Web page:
This Issue we shall be looking at a fill. This fill can be found most prominently within a lot of drum solos, but to name a song with one is tough. Luckily, there is such a song; Assassin by Muse. This is a very handy little riff that will boost your playing ability. Not only sounding great but it will improve your technique. By using the bass drum and two drums it will give the impression that you are playing faster and better. The first example in the video demonstrates the basic idea. Instead of going a hundred miles an hour, try doing the pattern slowly. This will ensure that you have got the riff down. The sticking goes as follows –


Kick, Right, Left, Kick, Right, Left.



That’s basically it. There isn’t much to it; it’s just practice, like with anything. The second example is just the fill sped up to make it sound more impressive. The final example is a variation of the drums. The same pattern is there, but sounds rather good if you experiment around the kit. This sticking is as follows –


Kick, Floor (Right), Tom (Left), Kick, Hi-Hat (Right), Tom (Left), Kick, Snare (Right), Tom (Left),


Kick, Hi-Hat (Right), Tom (Left)

This pattern then goes back to the beginning. It’s sure to impress your friends, but again, practice this slowly to get the feel of it.


Rock RecEIver Magazine


WHO WOULD BE A DRUMMER? After reading this you will change your mind about getting behind a kit and annoying the neighbours. According to recent figures published by The Celebrity Net Worth, Site Beatles Drummer Ringo Starr’s fortune is estimated to be

300 million dollars

or around ÂŁ190 million pounds, that is far in excess of second placed Phil Collins who comes in at 250 million dollars.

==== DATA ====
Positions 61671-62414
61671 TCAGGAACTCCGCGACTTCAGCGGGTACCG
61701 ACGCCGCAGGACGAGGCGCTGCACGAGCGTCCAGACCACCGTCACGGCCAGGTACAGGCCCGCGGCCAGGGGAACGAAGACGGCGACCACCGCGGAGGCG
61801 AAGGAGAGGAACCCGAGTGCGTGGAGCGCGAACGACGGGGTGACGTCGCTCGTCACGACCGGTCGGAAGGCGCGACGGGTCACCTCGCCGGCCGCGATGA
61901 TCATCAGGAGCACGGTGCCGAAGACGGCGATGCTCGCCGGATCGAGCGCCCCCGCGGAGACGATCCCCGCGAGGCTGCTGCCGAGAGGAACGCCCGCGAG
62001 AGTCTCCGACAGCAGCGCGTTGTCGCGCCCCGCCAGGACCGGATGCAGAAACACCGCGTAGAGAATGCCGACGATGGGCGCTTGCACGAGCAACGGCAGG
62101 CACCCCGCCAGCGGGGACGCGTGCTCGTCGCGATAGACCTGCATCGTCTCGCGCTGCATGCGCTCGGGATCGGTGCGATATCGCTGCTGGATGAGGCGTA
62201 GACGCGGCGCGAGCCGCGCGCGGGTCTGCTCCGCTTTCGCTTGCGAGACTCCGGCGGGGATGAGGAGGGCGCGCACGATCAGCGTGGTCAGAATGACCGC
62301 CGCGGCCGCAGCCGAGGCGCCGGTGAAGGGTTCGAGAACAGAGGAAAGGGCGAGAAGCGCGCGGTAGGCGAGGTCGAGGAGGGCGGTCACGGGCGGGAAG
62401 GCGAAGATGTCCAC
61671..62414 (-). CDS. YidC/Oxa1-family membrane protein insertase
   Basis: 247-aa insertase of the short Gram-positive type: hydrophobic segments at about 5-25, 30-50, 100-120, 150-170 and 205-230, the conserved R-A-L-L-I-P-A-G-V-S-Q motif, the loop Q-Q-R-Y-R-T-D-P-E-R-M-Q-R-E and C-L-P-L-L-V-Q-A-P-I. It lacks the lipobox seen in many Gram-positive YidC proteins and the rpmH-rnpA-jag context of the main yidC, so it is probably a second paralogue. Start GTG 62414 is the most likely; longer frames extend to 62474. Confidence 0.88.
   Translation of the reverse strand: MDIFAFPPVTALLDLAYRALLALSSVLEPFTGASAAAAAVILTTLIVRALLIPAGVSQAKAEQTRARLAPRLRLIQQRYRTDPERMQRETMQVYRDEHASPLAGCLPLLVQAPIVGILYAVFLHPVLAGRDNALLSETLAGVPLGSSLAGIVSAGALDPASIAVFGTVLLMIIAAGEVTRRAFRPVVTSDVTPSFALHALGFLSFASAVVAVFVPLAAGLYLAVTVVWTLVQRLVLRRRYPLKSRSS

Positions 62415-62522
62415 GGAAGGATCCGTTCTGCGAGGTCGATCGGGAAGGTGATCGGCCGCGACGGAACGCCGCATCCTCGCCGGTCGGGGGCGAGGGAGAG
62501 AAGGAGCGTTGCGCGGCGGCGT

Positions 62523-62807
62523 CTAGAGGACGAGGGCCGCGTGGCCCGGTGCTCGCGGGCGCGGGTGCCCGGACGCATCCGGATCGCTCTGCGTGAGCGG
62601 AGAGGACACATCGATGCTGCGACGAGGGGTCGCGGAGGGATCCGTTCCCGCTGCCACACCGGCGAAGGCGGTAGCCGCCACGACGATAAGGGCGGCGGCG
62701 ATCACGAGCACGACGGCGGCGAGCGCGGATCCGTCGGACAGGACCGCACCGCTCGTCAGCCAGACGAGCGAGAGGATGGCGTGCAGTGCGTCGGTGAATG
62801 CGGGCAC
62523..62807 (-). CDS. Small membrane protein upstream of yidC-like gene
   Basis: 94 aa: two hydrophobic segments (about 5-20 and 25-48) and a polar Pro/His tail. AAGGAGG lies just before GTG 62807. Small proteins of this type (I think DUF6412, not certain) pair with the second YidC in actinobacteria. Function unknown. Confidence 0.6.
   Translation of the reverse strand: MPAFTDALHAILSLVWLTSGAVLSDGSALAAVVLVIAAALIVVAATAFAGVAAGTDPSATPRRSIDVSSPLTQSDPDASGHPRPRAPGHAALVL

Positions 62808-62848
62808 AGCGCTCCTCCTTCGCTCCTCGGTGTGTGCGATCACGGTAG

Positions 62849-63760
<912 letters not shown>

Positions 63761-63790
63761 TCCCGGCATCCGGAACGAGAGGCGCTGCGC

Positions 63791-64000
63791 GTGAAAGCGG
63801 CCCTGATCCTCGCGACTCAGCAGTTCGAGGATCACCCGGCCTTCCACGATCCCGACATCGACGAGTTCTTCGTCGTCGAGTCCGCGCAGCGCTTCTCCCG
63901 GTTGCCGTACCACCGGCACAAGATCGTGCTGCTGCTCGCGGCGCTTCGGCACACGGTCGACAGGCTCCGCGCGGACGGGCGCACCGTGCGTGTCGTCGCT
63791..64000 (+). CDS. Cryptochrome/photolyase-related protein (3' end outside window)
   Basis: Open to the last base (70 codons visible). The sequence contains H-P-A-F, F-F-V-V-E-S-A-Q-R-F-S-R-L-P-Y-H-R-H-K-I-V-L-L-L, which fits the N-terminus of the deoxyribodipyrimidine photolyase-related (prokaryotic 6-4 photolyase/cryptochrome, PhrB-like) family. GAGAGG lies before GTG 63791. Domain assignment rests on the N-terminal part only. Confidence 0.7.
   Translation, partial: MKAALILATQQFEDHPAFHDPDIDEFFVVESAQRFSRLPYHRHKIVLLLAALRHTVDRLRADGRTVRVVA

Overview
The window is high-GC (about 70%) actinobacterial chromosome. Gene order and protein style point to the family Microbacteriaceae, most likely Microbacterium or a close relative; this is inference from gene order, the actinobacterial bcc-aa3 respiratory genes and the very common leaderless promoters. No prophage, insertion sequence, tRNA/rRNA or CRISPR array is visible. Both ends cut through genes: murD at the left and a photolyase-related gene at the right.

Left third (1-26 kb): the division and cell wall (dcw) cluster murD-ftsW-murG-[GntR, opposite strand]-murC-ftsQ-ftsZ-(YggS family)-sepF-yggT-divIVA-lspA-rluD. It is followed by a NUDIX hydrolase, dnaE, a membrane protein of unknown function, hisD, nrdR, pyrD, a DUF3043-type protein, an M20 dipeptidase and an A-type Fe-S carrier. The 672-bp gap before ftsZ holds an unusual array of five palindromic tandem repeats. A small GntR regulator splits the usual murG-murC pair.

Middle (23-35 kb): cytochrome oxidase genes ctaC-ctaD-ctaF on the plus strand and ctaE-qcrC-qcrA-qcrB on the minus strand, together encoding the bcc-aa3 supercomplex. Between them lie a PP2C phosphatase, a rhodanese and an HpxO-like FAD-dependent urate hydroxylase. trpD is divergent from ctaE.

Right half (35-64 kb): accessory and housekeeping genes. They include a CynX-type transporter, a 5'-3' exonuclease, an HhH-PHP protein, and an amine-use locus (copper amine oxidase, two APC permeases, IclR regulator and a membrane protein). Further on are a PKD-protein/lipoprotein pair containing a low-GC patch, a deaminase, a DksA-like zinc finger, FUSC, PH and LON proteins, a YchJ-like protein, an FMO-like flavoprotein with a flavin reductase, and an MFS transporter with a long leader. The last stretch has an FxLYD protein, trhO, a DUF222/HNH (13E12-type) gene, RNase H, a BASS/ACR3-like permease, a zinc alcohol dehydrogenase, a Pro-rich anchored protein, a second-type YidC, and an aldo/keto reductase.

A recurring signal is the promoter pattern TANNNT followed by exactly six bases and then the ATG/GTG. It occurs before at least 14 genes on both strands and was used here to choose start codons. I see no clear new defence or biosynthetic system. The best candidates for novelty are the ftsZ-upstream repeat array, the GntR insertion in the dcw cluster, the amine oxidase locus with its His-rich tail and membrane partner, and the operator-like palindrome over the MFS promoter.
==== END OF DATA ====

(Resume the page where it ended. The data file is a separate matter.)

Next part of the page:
The nicest man in rock, Dave Grohl is third with

$225 million $175 million

and Lars Ulrich comes in fifth with a whopping

People tend to steer their kids away from the drums but they may want to reconsider after finding out how rich a bit of tub thumping can make you.





with Tim Atkinson

Welcome to issue 2 of Rock Receiver and by no small coincidence the second edition of tuition. In the last issue we looked at a couple of warm up exercises to get you started and without wanting to repeat myself, you cannot underestimate the power of the warm up for all levels. Let’s take a look at the traditional role of the Bass Player, this obviously applies to both traditional upright and electric bass.

1. Rhythmic Foundation 2. Harmonic Foundation. The bassist will lock in with the drummer and then provide the link from the rhythm to the melody , a completely unique role within a group.


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This is something that really needs to be grasped as a beginner as it is so important to master both elements. Common mistakes made by beginners are to go too fast and this means that they are generally only focussing on one element and neglecting the other. When working on a track I find it invaluable to really listen to it before jumping in, many things can be overlooked if not enough time is taken. Learning the Bass is a lot of work and takes a lot of time and dedication but it is exceptionally rewarding and the student needs to arrange practice time properly. It is this area that we will look at in detail next issue , so until then keep on Rocking.

Rock RecEIver Magazine



Queen The magic Tour ‘86 KNEBWORTH PARK After being lucky enough to see Queen at Wembley a few weeks before, I was thrilled to see they were playing at Knebworth Park,who was to know then that this would be the last Queen gig with their ringmaster Freddie at the helm. Me and a friend Owen Vincent (where are you now Owen?), planned to go and got dropped off at Knebworth by his parents, my dad was to pick us up at the end, but more about that later. We bought a ticket from the kiosk, how times have changed, and queued and queued and queued, then as if by magic just as the gates opened, a new gate was opened and we switched lanes and got in. We were in the first group allowed in and we ran straight down the field to the front row. After watching support bands Beloius Some ( who got pelted with bottles during a song called Target Practice, wrong choice of tracks methinks, Big Country and Status Quo ( Delores would have loved it), we got ready for the masters. Their helicopter had landed and the place was awash with eager anticipation. The screens sprung into life and showed Freddie limbering up in the wings as The intro for One Vision blasted out the PA, dry ice swirled around the stage and down into my face. Brian May roared onto the stage with his homemade guitar slung around his neck followed by Freddie. The place went nuts, it was a roar that 36

Rock RecEIver Magazine